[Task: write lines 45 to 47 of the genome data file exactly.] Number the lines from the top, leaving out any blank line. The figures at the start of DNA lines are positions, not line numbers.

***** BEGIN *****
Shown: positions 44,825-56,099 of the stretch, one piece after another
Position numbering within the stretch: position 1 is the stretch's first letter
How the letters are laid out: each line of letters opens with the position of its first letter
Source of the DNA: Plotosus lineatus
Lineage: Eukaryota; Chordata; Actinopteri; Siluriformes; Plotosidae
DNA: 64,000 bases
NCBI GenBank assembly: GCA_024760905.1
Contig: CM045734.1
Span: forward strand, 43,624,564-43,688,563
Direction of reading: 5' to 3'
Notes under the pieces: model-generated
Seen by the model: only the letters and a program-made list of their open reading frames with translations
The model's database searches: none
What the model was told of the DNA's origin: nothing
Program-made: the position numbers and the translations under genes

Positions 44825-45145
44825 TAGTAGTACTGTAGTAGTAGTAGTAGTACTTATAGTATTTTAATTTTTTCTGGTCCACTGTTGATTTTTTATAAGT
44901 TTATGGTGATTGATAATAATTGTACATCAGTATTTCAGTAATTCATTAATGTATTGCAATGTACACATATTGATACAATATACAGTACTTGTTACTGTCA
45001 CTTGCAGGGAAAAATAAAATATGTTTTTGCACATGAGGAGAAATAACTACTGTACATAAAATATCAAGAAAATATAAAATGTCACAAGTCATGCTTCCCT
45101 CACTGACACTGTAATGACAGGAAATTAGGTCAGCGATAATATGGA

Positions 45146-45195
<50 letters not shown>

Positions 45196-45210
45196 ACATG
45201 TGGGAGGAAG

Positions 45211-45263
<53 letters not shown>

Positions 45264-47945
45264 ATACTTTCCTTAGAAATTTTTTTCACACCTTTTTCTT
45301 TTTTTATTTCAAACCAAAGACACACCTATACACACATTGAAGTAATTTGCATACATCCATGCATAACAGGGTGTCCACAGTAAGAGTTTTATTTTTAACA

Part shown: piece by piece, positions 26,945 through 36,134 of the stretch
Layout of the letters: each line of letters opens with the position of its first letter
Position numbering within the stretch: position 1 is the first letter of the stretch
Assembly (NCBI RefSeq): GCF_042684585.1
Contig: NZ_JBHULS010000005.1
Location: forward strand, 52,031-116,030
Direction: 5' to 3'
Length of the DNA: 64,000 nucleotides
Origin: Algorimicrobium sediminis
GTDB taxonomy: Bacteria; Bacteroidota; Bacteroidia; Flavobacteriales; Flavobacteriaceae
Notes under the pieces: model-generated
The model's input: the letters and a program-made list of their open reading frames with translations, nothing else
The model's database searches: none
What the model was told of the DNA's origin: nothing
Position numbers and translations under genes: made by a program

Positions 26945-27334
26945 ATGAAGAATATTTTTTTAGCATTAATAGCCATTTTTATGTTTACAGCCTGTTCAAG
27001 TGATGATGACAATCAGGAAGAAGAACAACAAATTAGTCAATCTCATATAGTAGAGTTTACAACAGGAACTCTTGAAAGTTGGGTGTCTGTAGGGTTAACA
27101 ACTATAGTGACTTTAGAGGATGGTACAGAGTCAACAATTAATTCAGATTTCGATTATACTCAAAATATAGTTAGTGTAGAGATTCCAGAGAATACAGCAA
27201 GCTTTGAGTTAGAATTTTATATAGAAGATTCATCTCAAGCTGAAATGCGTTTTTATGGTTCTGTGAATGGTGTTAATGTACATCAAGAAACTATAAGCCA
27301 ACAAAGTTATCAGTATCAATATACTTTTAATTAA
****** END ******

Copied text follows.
Position numbers and translations under genes: made by a program

Positions 26945-27334
26945 ATGAAGAATATTTTTTTAGCATTAATAGCCATTTTTATGTTTACAGCCTGTTCAAG